Why Your Independence Is Keeping You From True Greatness

Anna Smith
Hi, there! I'm Anna Smith, the founder and writer behind Anna Elizabeth Events, a lifestyle blog designed to inspire stylish and crafty living for 20-something's around the world. When I'm not at home writing new content, giving unwarranted advice, or cooking up a decadent recipe for the blog, you can find me out and about in the city with my moody, Chinese shar-pei and my extremely dapper boyfriend. Follow my journey and city adventures through my blog and social media outlets. http://www.annaelizabethevents.com/blog

For the most part, as millennials, we are known to be an extremely independent generation and we hold great pride in knowing that. The sweeping generalization is that, as post-college graduates, we’re not dependent on anyone. Whether it’s a job, a significant other, our parents or otherwise, it’s all disposable. We can do it on our own. We could start a business, travel the world, or raise a child by ourselves with no questions asked. We’ve been there, done that twice. Or… so it seems.

I’ve noticed the articles about 20somethings on the Internet are usually titled along the lines of, “The Sexiest Thing a Woman Can Be Is Independent” or “Why ‘Don’t Worry About Money And Just Travel’ Is Actually The Best Advice Of All Time” or “The 10 Reasons Why Your Corporate Job Is Going To Suck.”

So, I ask myself, “is it possible to be too independent?”

I mean, this sounds ridiculous, right? Too independent. It feels like I’m saying too wealthy or too successful. That just seems idiotic.

However, according to Stephen Covey, in “The 7 Habits of Highly Effective People,” we’ve only come halfway if we’re valuing independence over interdependence.

That is, if you’ve managed to come past the point of dependence, of course. You are simply unable to become interdependent if you are not primarily independent. You can’t leap from relying on your parents with every move you make to becoming a successful person who values high-quality relationships.

So, if you find that you are at the point of dependence in your life, unfortunately this article may not apply to you. However, if you have graduated to the point of independence, then you are mentally and physically able to become interdependent. It’s true that, as independent members of society, we can form our own thoughts and even survive entirely on our own. We’re clearly not dependent on others, but we haven’t realized our full potential yet, either.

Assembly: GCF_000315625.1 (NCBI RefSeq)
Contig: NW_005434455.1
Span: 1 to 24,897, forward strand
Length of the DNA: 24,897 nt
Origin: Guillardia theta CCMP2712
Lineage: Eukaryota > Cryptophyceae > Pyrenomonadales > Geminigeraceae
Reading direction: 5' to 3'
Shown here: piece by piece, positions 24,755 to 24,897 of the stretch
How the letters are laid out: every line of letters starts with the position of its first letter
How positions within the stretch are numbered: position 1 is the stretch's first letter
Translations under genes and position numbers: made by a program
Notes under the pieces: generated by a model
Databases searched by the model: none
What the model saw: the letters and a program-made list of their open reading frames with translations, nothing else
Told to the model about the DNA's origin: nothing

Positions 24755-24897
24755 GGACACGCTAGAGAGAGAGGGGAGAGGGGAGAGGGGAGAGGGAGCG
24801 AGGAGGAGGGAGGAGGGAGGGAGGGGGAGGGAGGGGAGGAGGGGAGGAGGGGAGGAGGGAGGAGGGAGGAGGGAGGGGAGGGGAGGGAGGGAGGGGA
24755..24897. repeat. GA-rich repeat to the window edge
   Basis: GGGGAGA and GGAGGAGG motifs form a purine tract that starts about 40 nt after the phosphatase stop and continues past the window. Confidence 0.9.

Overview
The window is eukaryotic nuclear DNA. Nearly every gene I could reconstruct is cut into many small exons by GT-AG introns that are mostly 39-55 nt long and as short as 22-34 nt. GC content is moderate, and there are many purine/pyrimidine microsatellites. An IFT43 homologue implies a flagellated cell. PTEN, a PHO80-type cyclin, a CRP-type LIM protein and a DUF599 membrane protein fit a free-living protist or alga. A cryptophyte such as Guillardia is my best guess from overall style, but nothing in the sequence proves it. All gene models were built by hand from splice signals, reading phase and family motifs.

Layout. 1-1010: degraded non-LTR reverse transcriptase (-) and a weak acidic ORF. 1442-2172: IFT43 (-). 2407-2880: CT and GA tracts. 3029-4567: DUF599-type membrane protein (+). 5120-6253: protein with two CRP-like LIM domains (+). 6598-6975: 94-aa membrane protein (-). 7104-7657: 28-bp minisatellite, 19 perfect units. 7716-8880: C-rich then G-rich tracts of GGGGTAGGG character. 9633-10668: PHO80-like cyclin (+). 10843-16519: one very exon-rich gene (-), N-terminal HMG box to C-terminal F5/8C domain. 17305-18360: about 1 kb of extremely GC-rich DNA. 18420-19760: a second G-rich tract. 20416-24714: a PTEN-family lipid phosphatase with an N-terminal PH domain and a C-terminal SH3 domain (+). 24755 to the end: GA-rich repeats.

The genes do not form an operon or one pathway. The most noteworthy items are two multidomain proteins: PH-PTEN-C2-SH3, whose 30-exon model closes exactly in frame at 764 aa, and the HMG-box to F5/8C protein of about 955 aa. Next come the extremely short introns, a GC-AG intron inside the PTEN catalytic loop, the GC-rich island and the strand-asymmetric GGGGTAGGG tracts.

So, is it possible that we are actually sabotaging ourselves by remaining too independent rather than appreciating the importance of relationships with others?

This is one of the very first topics that Stephen Covey mentions in “The 7 Habits of Highly Effective People.” He says this is essentially the first step to becoming genuinely happy and successful in the long run. Covey defines this concept as a “Maturity Continuum,” which is an “incremental, sequential, highly integrated approach to the development of personal and interpersonal effectiveness.”

Sounds complicated? At first glance, it may appear that way but, stick with me here.

Covey says independence is more mature than dependence, but it’s not everything.

Today’s society, though, makes independence the most important quality to achieve, the goal everyone aims for. For self-improvement, independence is placed on a pedestal while other qualities, such as teamwork, communication and cooperation, are tossed aside.

This is where it hit me. Now, we’re not the only generation that has done this. However, millennials seem to be leading this “independent” movement as of late, blindly convinced that it is indeed supreme.